Your financial adviser is not currently legally required to act in your best interest.
Financial companies often pay advisers more to promote certain products rather than to recommend what is best for their customers which creates a conflict of interest.
These conflicts of interests sometimes can cause advisers to give bad advice.
Americans lost $17 billion last year due to conflicted advice from their financial advisers on their IRAs alone. (President’s Council of Economic Advisers)
The Department of Labor’s recently adopted Conflict of Interest Rule which protects retirement investors by requiring advisers to adhere to a fiduciary standard and give advice that is in the investor’s best interest.
Read the following excerpts of FAQs provided by the DOL on the new rule. To read longer explanations, click here.
Q1. Why did the Department adopt the Rule?
A. The Department adopted the Rule to better protect retirement savers when they receive investment advice.
Q2. Will the Rule cause change in the financial services industry?
Q3. Will the Rule better protect my retirement savings?
Q4. Which financial advisers are fiduciaries under the Rule?
A. A fiduciary is someone who is paid for giving investment advice about retirement accounts.
Q5. What loopholes are being closed by the Rule?
A. The Rule closes the large loopholes that permitted conflicted investment advice
Q6. Why did these loopholes get the Department’s attention now?
A. Recent research has found that advisers’ conflicts cause real harm to ordinary investors who rely on their advice.
Q7. How much do America’s working families lose due to conflicted advice?
A. About $17 billion per year
Q8. How much does a typical worker lose due to conflicted investment advice?
A. 1 percent more in fees every year on a $100,000 account earning 6% could cost you $16,000 over 10 years.
Q9. I’ve heard that some advisers will get “exemptions.” What does that mean?
A. They must comply with certain conditions designed to ensure they act in your best interest.
Q10. What happens to financial advisers if they provide investment advice that is not in their retirement investors’ best interest?
A. Investors will be able to hold them legally accountable.
Q11. Will the Rule prevent me from getting advice paid for with commissions?
FAQs About My Adviser
Q12. Who is a fiduciary adviser under the Rule?
A. When your financial adviser is paid for making an investment “recommendation” about your retirement accounts, he or she is a fiduciary.
Q13. What counts as a fiduciary “recommendation” as opposed to general investment education?
A. A “recommendation” is a suggestion that you take a particular course of action.
Q14. What does it mean to me to have investment advice provided by a “fiduciary”?
A. A fiduciary must act prudently and solely in your best interest when he or she gives you investment advice.
Q15. What does it mean to me to have investment advice provided in my best interest?
A. It means financial advisers must put your financial interests in the driver’s seat, rather than their own competing financial interests.
Q16. Is my adviser liable if I lose money in my retirement account when I follow his recommendation?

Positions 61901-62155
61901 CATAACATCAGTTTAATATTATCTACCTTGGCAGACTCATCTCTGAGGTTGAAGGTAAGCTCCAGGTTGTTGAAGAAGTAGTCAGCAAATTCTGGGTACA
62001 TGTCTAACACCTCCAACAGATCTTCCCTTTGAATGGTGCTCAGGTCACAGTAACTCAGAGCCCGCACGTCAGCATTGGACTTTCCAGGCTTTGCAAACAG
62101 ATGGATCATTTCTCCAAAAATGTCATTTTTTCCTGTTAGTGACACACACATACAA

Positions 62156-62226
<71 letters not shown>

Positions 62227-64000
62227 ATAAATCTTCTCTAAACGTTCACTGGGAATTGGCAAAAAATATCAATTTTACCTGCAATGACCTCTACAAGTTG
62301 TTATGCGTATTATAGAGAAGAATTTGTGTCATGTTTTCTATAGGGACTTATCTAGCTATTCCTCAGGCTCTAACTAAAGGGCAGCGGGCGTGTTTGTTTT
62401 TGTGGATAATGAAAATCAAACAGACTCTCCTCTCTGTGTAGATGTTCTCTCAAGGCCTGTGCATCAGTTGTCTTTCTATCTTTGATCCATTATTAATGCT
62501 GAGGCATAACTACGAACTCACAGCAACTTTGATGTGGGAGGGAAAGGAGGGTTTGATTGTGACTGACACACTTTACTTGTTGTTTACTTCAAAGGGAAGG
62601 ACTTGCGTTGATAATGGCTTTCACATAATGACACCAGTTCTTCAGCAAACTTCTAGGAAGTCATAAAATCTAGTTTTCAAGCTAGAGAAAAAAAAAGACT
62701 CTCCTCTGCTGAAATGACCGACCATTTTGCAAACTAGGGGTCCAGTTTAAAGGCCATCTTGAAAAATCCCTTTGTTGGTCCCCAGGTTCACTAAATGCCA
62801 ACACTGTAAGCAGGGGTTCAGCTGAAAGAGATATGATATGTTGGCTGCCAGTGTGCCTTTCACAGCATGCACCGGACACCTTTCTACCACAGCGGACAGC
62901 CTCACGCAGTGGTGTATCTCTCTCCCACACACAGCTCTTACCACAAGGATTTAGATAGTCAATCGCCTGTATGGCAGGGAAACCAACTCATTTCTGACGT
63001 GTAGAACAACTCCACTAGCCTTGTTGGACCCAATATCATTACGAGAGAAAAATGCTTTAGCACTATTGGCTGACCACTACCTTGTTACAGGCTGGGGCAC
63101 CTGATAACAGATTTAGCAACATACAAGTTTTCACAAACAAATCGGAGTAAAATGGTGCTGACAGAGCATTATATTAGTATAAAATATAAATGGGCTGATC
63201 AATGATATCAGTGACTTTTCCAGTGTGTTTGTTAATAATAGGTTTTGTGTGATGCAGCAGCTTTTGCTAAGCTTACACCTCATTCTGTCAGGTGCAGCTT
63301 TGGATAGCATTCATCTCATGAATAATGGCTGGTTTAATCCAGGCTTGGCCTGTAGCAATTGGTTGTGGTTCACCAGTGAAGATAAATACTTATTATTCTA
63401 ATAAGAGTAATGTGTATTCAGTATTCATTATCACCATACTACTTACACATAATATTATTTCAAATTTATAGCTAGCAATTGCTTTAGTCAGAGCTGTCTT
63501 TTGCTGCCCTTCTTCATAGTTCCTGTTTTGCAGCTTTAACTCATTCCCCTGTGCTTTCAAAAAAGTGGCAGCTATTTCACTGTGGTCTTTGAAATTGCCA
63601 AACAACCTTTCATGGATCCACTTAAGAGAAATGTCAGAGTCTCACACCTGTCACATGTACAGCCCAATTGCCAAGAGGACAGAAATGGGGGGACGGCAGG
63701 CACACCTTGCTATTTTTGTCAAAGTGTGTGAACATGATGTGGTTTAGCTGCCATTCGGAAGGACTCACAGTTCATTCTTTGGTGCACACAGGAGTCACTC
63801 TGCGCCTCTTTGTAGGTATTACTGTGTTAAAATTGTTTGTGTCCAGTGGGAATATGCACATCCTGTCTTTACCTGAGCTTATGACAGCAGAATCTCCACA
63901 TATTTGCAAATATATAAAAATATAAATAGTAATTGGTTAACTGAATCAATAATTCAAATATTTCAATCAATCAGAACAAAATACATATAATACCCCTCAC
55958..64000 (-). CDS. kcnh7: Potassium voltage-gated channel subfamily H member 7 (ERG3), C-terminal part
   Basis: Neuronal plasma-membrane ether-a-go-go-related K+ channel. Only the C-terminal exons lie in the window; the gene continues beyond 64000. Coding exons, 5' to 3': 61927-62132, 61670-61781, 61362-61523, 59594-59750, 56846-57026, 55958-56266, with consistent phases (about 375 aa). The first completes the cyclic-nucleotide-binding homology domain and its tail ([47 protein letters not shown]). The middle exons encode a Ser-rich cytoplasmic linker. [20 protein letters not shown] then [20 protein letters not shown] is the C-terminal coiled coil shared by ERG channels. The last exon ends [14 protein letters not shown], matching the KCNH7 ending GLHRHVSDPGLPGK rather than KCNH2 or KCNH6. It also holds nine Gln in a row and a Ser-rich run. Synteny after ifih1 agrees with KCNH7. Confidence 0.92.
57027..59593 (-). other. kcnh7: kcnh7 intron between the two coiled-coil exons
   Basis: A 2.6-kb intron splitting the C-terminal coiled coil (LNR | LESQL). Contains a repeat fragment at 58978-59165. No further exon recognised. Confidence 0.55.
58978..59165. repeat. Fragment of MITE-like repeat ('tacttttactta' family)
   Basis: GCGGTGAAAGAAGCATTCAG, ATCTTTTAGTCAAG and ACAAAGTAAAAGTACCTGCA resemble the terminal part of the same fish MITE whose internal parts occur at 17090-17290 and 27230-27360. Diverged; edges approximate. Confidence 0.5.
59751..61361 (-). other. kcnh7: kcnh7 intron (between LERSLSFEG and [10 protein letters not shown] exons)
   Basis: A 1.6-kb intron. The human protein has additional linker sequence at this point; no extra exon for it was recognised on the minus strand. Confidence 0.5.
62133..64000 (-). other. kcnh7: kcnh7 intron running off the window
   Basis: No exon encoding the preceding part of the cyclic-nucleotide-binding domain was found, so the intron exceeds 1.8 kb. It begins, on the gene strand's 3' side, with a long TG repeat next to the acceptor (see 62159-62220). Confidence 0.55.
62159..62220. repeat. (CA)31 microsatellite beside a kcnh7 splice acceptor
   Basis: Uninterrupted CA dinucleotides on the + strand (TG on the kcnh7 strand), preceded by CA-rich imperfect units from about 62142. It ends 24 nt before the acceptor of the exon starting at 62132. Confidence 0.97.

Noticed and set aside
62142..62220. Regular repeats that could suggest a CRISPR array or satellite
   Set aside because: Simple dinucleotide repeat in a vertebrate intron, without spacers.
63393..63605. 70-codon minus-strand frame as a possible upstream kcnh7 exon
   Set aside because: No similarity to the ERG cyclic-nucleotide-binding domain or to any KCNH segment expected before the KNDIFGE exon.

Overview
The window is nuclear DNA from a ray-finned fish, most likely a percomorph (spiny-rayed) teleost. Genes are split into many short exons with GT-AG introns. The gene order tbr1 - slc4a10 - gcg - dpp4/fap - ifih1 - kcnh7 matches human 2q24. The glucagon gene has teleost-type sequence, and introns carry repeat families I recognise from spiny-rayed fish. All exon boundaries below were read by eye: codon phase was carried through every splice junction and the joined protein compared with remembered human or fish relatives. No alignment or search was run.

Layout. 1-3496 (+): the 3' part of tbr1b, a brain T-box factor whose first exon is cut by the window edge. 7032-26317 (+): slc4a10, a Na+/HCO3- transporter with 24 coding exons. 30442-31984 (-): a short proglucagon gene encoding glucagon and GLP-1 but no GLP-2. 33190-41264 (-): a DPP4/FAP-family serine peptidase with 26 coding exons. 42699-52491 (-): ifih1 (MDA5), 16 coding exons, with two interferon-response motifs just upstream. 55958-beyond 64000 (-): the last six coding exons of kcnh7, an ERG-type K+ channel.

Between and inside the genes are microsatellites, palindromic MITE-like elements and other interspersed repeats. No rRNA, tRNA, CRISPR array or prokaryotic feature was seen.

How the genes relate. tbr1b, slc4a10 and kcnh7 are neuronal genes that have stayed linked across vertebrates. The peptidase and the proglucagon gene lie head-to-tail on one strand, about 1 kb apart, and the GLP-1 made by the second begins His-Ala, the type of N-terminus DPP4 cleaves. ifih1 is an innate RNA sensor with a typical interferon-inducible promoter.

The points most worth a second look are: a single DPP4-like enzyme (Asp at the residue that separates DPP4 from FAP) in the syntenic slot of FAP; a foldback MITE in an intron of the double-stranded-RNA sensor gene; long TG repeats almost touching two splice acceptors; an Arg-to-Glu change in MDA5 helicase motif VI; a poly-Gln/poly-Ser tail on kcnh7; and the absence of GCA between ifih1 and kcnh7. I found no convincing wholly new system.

Q17. Does the best interest standard mean that my financial adviser must search for and identify the absolute best product for me?
Q18. Can I continue to work with my financial adviser after April 10, 2017?
A. Download this list of questions to ask your financial adviser.
FAQs About IRAs, 401(k) Plans and HSAs
Q19. My broker tells me that he is a fiduciary when he gives me advice about my 401(k) and IRA account investments, and not a fiduciary for my after-tax account. Is this true?
A. It could be.
Q20. My financial adviser tells me that he is providing me with investment education but not advice. What is the difference?
A. Education is general financial and investment information and cannot include an investment recommendation.
Q21. I receive financial advice from a stockbroker and an insurance agent for my 401(k) plan investments. Does the Rule apply to these types of financial advisers?
Q22. My financial adviser says he must switch my IRA from a “non-advisory” account where I currently pay commissions for each transaction to an “advisory” account for which I will pay an annual fee based on the assets in my IRA. Do the Rule and exemptions require this change?
Q23. Do the Rule and exemptions limit the investments that I can hold in my IRA?
Q24. Does the Rule restrict my broker from following my direction?
Q25. What circumstances require my financial adviser to give me a “Best Interest Contract” for my IRA investments?
A. If you pay for investment advice through commissions.
Q26. I participated in a 401(k) plan at an old job. Can I get investment advice on what to do with my account in the 401(k) at my old employer?
Q27. My financial adviser said my IRA will be grandfathered. What does that mean?
A. Your financial adviser will continue to provide advice on your existing investments but will not provide you with a Best Interest Contract.
FAQs About Timing And More Information
Q28. There are reports that the Department has fined financial institutions that are not compliant with the Rule. Is this true?
Q29. When do the Rule and exemptions become applicable?
A. April 10, 2017
Q30. Where can I find more information on the Rule and exemptions?